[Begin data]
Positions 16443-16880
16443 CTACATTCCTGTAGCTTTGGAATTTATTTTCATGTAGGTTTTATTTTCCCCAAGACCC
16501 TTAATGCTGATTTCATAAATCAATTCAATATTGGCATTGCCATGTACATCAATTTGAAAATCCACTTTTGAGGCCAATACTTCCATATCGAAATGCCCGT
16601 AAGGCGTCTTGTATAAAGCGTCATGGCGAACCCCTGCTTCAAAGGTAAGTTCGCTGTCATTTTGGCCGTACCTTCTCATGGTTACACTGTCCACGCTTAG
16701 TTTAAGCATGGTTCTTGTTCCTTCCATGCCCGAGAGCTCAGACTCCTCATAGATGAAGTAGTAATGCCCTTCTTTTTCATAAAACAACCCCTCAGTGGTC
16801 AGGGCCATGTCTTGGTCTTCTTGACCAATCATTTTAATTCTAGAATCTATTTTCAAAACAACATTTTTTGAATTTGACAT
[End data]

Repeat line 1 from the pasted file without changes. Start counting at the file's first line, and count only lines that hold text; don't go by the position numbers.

Positions 16443-16880